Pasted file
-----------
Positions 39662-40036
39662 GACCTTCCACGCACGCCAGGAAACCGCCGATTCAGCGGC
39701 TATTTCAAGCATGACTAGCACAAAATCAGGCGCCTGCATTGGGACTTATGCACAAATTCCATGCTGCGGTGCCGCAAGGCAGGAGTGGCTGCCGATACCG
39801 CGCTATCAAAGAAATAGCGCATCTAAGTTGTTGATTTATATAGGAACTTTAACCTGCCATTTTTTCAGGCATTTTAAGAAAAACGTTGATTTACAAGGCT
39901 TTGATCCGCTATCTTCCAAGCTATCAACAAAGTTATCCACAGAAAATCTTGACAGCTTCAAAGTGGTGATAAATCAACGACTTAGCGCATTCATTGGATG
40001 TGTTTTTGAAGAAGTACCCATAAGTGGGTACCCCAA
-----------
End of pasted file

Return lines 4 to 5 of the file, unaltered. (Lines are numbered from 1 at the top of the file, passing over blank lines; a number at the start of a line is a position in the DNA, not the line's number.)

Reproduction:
39801 CGCTATCAAAGAAATAGCGCATCTAAGTTGTTGATTTATATAGGAACTTTAACCTGCCATTTTTTCAGGCATTTTAAGAAAAACGTTGATTTACAAGGCT
39901 TTGATCCGCTATCTTCCAAGCTATCAACAAAGTTATCCACAGAAAATCTTGACAGCTTCAAAGTGGTGATAAATCAACGACTTAGCGCATTCATTGGATG